Literary reviews by Tim Love.
Warning: Rather than reviews, these are often notes in preparation for reviews that were never finished, or pleas for help with understanding pieces. See Litref Reviews - a rationale for details.

Wednesday, 7 May 2014

"Varieties of disturbance: stories" by Lydia Davis (Farrar, Straus and Giroux, 2007)

"Grammar Question" is a 2 page essay addressing issues like whether "his body" or "the body" is appropriate for a dead person. "We Miss You: A Study of Get-Well Letters from a Class of Fourth-Graders" is 24 pages long, with a "Sentence Structures" section where sentence length and complexity are studied, and a conclusion entitled "The Daily Lives of the Children, Their Awareness of Space and Time, and Their Characters and States of Mind" - readers need to infer emotional content from the linguistic and sociological data. Having acquired a taste for the style, readers will be ready for "Helen and Vi: A Study in Health and Vitality" - 40 pages long with sections entitled "Pets and Other Animals", "Personality", "Conclusion", etc.

There's comedy, though it's dry. ``How It Is Done'' begins "There is a description in a child's science book of the act of love that makes it all quite clear and helps when one begins to forget". After 8 lines of physical description it ends with "nowadays many people make love, it says, who do not love each other, or even have any affection for each other, and whether or not this is a good thing we do not yet know". Is this praising science's objectivity or mocking its passivity? "Passing Wind" and "The Way to Perfection" (about turds) are equally informative and tonally non-committal.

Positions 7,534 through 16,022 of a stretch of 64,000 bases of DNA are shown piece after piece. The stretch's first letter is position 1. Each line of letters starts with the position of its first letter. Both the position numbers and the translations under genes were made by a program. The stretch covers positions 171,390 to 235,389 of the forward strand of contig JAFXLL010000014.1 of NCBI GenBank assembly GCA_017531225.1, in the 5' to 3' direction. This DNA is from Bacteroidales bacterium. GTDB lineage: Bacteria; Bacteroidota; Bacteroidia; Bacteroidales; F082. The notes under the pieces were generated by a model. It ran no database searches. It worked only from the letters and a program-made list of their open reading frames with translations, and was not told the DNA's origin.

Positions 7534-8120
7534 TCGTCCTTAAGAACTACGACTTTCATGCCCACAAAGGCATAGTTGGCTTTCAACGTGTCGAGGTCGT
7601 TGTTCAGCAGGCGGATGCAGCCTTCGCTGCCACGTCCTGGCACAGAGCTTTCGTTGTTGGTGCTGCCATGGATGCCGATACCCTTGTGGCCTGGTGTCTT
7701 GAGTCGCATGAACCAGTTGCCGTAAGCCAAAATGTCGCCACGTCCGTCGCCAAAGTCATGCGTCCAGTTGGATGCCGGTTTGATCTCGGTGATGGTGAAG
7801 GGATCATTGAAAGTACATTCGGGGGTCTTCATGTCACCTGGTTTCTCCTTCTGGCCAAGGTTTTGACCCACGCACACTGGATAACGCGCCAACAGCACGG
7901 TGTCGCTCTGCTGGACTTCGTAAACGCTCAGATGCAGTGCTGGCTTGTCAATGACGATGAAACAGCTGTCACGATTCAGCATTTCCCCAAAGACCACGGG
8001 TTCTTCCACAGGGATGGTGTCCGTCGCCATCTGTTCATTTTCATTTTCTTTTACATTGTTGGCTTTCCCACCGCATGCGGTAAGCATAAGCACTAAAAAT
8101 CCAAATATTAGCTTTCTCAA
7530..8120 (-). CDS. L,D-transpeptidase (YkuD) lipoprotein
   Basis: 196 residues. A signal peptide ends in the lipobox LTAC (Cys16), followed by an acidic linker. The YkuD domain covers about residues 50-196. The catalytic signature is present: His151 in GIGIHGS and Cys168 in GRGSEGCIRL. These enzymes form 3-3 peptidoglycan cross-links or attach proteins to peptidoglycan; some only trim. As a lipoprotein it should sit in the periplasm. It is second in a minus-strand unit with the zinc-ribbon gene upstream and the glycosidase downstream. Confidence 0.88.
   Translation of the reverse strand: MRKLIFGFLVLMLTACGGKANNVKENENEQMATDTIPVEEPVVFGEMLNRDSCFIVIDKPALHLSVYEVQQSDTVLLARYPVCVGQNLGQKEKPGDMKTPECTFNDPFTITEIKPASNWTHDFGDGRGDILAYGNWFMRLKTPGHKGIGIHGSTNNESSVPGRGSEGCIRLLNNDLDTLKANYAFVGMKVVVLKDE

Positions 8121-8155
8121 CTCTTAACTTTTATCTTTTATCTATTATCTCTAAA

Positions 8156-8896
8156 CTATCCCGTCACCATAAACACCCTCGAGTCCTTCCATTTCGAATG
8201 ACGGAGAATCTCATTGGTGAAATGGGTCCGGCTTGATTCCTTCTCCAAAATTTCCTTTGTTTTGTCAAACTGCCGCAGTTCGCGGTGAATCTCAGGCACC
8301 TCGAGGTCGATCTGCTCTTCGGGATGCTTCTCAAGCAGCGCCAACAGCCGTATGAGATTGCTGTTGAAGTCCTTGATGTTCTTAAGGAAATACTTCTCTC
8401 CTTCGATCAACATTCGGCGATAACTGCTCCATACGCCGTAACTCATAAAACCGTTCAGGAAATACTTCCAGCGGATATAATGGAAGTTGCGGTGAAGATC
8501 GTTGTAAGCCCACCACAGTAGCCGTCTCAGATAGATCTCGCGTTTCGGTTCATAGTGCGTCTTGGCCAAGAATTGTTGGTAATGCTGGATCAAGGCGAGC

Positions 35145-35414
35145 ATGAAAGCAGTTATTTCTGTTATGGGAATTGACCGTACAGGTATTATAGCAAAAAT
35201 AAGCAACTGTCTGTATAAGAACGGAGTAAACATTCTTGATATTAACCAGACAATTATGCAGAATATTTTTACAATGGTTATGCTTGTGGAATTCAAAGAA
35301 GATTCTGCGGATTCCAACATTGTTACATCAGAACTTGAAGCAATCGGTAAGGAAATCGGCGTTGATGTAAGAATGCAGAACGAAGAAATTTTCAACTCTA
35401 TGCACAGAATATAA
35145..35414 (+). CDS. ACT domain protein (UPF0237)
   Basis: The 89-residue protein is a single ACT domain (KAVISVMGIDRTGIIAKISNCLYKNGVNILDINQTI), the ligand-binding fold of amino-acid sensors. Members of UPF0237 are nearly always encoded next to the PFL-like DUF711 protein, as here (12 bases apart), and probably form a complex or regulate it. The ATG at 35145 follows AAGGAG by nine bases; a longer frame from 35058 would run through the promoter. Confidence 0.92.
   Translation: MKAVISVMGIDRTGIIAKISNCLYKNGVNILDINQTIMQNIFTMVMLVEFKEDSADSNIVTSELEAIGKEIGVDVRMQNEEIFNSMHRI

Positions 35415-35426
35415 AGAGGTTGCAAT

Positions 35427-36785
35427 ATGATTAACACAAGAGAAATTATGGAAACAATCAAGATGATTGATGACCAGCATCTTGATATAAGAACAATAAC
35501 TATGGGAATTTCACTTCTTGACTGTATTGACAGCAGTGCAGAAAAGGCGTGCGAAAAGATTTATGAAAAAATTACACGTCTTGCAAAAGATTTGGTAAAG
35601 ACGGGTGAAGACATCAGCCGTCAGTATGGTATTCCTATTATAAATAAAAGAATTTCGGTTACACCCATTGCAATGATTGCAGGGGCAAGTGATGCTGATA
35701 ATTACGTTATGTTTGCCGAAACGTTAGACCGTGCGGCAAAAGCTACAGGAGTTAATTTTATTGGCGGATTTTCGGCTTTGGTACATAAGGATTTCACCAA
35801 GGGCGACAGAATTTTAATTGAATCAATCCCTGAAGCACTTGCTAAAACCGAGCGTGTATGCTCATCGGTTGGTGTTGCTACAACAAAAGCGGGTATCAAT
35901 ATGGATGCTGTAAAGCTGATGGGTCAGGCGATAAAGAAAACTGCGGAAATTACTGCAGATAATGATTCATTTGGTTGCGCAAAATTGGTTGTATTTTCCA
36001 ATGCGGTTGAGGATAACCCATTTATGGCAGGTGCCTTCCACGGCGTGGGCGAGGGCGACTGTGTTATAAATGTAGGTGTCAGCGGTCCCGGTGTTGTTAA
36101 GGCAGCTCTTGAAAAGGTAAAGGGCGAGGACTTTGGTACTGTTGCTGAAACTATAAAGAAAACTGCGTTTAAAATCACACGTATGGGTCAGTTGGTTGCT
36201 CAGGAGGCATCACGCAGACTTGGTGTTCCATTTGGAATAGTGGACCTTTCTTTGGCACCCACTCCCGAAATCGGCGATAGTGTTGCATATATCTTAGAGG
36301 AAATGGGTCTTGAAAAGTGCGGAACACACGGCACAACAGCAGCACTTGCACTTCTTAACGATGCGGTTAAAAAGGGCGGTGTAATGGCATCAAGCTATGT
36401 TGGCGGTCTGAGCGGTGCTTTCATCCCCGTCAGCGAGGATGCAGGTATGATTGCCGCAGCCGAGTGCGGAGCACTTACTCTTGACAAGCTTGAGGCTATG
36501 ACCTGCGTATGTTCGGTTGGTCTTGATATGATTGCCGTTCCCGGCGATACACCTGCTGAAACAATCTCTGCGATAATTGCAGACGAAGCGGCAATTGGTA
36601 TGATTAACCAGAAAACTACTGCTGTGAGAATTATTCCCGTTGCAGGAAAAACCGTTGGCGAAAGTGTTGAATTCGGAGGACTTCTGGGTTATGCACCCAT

Other reviews

  • Siddharta Deb (New York Times) (She wants us to engage in a minute scrutiny of language, to pay attention to the valence of words and the logic of syntax for what they reveal of character, interiority and story ... In “The Walk,” probably the finest story in the collection, a female translator of Proust meets a male critic at a conference in Oxford. ... Her belief that language is both the subject and the medium of fiction has not led her, as we might expect, into solipsistic echo chambers, but into new worlds.)
  • Michael Miller (The Believer) Her stories are also deeply funny, though not in a willful way. Eschewing one-liners, Davis creates humor by making distressing topics collide with matter-of-fact, vaguely fascinated tones
  • Kirkus Reviews

No comments:

Post a Comment